West-central ND would welcome dry, warm weatherWEST-CENTRAL NORTH DAKOTA — Steve Plesuk peers at the weather forecast on the computer screen. Plesuk, manager of the CHS-SunPrairie Grain location in Velva, N.D., points to the predictions and says, “See that? That’s not what we’re hoping for.”
By: Jonathan Knutson, Agweek
WEST-CENTRAL NORTH DAKOTA — Steve Plesuk peers at the weather forecast on the computer screen. Plesuk, manager of the CHS-SunPrairie Grain location in Velva, N.D., points to the predictions and says, “See that? That’s not what we’re hoping for.”
The forecast, for cool and wet weather in late April, will hamper planting in the Velva area, and elsewhere in west-central North Dakota. The predictions were particularly frustrating because earlier forecasts had called for favorable planting weather late in the month.
An Agweek trip through McHenry and McLean counties on April 23 found that producers were waiting to start planting. Though a few had applied fertilizer, most still needed their fields to be warm and dry. That didn’t happen on the wet, windy day that Agweek visited.
There’s no worry or desperation, agriculturalists say. Planting in the area normally doesn’t begin in earnest until early May.
But farmers hope to avoid a repeat of the exceptionally wet spring in 2013, which delayed planting dangerously late and kept some fields from being planted altogether. The quick arrival of warm, dry weather this spring would reduce the odds of that happening again.
Warmer, drier conditions also would benefit ranchers, who are in the midst of calving. Cattle are important in both counties, particularly McHenry, which ranks among the top cattle producing counties in North Dakota.
Here’s a look at what agriculturalists in the area had to say.
‘Nice to get going’
NORWICH, N.D. — Tim Krout has seen both late spring and early spring in his two decades with Dakota Midland Grain. On the day of Agweek’s visit, Krout was manning the grain company’s barley-flax-canola location in Norwich, a small unincorporated farm town just north of U.S. Highway 2.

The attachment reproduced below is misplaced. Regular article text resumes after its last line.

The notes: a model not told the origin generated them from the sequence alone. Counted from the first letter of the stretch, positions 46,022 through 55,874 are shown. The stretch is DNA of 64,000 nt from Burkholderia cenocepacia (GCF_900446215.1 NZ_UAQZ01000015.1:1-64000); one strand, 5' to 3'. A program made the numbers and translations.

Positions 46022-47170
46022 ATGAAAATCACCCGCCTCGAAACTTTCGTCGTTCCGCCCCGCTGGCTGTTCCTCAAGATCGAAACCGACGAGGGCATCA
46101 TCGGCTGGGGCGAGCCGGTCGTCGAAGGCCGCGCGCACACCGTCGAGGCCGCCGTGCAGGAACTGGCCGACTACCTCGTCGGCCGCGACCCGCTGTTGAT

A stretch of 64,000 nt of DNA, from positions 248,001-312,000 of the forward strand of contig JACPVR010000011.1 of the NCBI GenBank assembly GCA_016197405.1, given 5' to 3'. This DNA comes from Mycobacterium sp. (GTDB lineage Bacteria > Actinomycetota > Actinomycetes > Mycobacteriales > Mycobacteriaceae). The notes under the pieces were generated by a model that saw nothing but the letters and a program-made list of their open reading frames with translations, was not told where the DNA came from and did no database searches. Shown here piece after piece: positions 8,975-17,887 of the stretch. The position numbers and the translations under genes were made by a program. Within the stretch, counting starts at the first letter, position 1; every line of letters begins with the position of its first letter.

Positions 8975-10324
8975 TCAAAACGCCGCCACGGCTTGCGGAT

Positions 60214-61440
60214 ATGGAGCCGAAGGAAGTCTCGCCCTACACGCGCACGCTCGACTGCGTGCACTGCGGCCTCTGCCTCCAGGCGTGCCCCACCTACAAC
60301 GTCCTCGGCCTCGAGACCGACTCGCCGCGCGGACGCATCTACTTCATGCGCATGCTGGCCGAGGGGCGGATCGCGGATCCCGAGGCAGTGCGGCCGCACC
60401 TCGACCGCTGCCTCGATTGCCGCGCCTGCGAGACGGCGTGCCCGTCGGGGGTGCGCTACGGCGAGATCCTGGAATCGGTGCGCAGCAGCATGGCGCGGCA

He’s not worried about the lack of planting progress this spring.
“Around here, we usually don’t get started until early May,” he says. Even so, “We’d like some better weather. It would be nice to get going.”
More moisture isn’t needed this spring, even though the Norwich area missed out on heavy snows over winter.
“We went into winter pretty wet. We’re OK on moisture,” he says.
Many crops, including corn and soybeans, are grown in the Norwich area. Soybeans and corn, once grown only farther south and east in North Dakota, have come to west-central North Dakota, too.
“There’s just a lot more corn and soybeans,” Krout says.
In McHenry County, 62,000 acres of corn and 47,100 acres of soybeans were planted in 2012, up from 34,200 acres of corn and 10,500 acres of soybeans in 2008, according to the National Agricultural Statistics Service, an arm of the U.S. Department of Agriculture.
75 degrees and dry
VELVA, N.D. — About two-tenths of an inch of rain had fallen when Agweek stopped at CHS-SunPrairie Grain in Velva. The town of 1,000 along the Mouse River bills itself as “the Star City of the Prairie.”
The precipitation wasn’t needed because of the area’s wet fall. But it will cause further delays in the start of planting, Plesuk says.
“It’s not late for us. We’re still OK.”
But forecasts calling for cold, wet winter into late April aren’t encourarging. Ideally, late April and early May would be dry and warm, with highs reaching the mid 70s, he says.
Those conditions also would benefit ranchers. Cattle are common in the Velva area. One sign of that: the CHS-SunPrairie Grain location in Velva sells ear tags and vaccines, among other cattle-related products.
Calving generally has gone well this year. But a prolonged cold, wet stretch would put calves at greater risk, Plesuk says.
‘Close to normal’
BENEDICT, N.D. — Bruce Marchand, location manager for McLean Elevator Co., in Benedict, takes the wet, windy day in stride.
Planting in the area around Benedict, a town of 66 in McLean County, hasn’t started yet, and won’t begin for at least a few more days.
Marchand says that hasn’t caused much, if any, concern, so far.
“We’re close to normal. There’s still time,” he says.
Last spring was difficult for many producers, given wet planting conditions, he says.
“We’re all hoping this spring will be better,” he says.